Love and Lightning

C. Gregory Jones had been courting a girl by wire for about three years, and had corresponded with her by mail until an engagement of marriage had been finally settled between them, “sight unseen,” it being inconvenient for them to meet, on account of the distance, she being located some four hundred miles away from him.

“What could be expected when we note their common labors,
What when we consider that the two had long been neighbors,
Not so near that they had met, but near enough—’Tis true,
Little distances may lend enchantment to a view.”

In the same office with Jones there worked a stylish youth by the name of John Birdsong, and so partial was the fair telegrapher to Jones that whenever he went to dinner, and she was compelled to work the wire with Birdsong, they invariably quarrelled about something or other, and became, in the course of time, as cordial enemies as she and Jones were friends. Bird-song lost no opportunity to wound her feelings, and she often told him that if she ever laid eyes on him she would tell him to his face what she thought of him in such terse and vigorous English as to leave no doubt in his mind about the position he occupied in her estimation. Thus matters stood, when one day Jones attired himself in gorgeous plumage to go and see his own true love, and left on the evening train. He arrived in due time, and they were mutually pleased with each other. I will not stop to dwell on the subject of their billing and cooing—there was no end to it, it is safe to assume. But his furlough ran along like the wind, and all too soon came the sad hour of parting. He was to return by the midnight train, and they had long since closed the little office at the depot and adjourned to the old farm house—her father’s residence—in the suburbs of the village. It was a beautiful moonlight night in the early September, and the scene out of doors upon which they had long been gazing, talking of their happiness and the prospect of quick coming nuptials, meantime, had wrought them up to the sublimest pitch of ecstatic bliss. Younor I, reader dear, will never know the half they said that night; no, indeed. As the last hour of Jones’ stay was wearing on, the joy of his soul arose and lighted a lamp. She then went and brought from an adjoining room his natty light overcoat and glossy beaver. She sat the latter on the table while she assisted him on with his coat her hands leaning lovingly on his shoulders, and, then, while he was settling himself into his coat she went and took up the hat and stood looking into it, waiting to pass it to him. Her sweet face flushed, her eyes downcast, she looked almost heavenly in his eyes, and he said: “Ah! darling, you are more beautiful than Phyrne, and —”

At that moment the hat sped across the room and she fell to attacking her lover in the choicest epithets of abuse that ever fell from a pretty woman’s lips. He tried to soothe her, but she would not answer any questions, and Jones hearing his train whistle, and knowing he must positively return home that night, went and picked up the shako and ran mournfully to the depot, and she sat weeping as if her heart would break in the old room which had witnessed so many scenes of love and devotion between them. Probably no man was ever more wretched than Jones as the night express rumbled out of the quiet village and sped onward. But he was a philosophic young man, withal, so he went into the smoking car, lighted a cigar, and began to think the matter over. The more he thought about it, the more he was puzzled. He pictured her standing there, pretty and patient, holding his hat, and suddenly he said to himself: “I wonder if there is anything about that hat which disturbed the girl?” and he took it off and looked at it. It had a great dint on the side of it, to be sure, but that wasn’t there when she had it. Then he looked inside and he grew pale, for there in capital letters appeared the unhappy name—John Birdsong. It all came to him then; he had borrowed Birdsong’s new fall tile, at the last moment, to make his tout ensemble altogether irresistible, and he knew very well, Birdsong had often told her, when she and he had indulged in a difference, that if she didn’t behave better he would come down some day, tell her he was Jones, and let her say “pretty things” to him.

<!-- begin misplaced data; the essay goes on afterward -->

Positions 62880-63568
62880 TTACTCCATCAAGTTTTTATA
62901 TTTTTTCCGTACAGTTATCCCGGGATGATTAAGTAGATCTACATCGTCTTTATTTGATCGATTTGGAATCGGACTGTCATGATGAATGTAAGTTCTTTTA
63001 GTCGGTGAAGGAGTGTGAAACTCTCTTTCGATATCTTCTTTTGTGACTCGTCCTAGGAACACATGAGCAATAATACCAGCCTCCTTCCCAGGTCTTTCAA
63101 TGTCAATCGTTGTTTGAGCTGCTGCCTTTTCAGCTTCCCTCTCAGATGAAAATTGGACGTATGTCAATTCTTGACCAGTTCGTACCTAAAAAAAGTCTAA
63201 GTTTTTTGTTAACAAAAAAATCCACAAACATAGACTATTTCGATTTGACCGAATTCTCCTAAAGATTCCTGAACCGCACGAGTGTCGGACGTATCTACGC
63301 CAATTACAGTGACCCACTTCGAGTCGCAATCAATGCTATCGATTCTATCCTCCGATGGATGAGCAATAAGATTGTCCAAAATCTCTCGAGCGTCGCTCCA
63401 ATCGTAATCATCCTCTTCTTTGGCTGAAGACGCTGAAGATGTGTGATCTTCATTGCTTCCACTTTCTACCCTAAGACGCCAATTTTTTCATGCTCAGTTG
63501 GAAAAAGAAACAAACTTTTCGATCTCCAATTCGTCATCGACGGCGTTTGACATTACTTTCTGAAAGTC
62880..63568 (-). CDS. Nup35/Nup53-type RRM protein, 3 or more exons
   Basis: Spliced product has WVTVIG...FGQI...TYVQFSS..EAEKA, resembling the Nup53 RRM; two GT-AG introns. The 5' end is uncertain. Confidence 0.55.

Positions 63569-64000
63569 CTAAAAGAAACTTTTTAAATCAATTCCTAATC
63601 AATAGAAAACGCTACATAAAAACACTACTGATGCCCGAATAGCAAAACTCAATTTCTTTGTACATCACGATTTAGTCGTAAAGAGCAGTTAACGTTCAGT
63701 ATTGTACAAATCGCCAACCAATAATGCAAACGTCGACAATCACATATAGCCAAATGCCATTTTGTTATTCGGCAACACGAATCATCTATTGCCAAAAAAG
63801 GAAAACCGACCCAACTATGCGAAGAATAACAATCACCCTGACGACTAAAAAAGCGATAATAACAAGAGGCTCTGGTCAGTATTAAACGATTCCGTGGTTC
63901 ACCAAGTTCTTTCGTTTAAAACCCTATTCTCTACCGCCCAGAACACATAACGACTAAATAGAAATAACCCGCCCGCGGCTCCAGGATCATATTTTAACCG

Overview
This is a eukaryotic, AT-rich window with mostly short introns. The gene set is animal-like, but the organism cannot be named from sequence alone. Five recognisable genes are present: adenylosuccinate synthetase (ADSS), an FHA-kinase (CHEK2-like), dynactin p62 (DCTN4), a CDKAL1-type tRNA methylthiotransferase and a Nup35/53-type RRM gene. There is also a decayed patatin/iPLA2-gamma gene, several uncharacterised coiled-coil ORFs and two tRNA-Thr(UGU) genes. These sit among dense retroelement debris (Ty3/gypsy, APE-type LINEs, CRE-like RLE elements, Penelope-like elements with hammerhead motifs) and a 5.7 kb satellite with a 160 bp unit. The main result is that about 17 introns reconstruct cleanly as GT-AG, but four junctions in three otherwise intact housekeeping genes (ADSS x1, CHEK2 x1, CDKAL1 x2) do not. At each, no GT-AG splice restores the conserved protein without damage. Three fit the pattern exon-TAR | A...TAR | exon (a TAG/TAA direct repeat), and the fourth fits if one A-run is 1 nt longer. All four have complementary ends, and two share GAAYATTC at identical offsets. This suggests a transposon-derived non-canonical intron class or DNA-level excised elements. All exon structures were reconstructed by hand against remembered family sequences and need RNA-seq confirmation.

I will not weary you with the details of the explanations which followed, or the conciliation afterward. Ours is an age in which people clamor for results, not means, so let me conclude by stating that Birdsong helped to bring the matter to a happy settlement, and finally stood up with Jones at the wedding in the same old parlor where his hat had gone skurrying from an angry hand. And if you ever pass Jones’ house and see a five-year old boy swinging on a gate, who looks like his father and speaks like the

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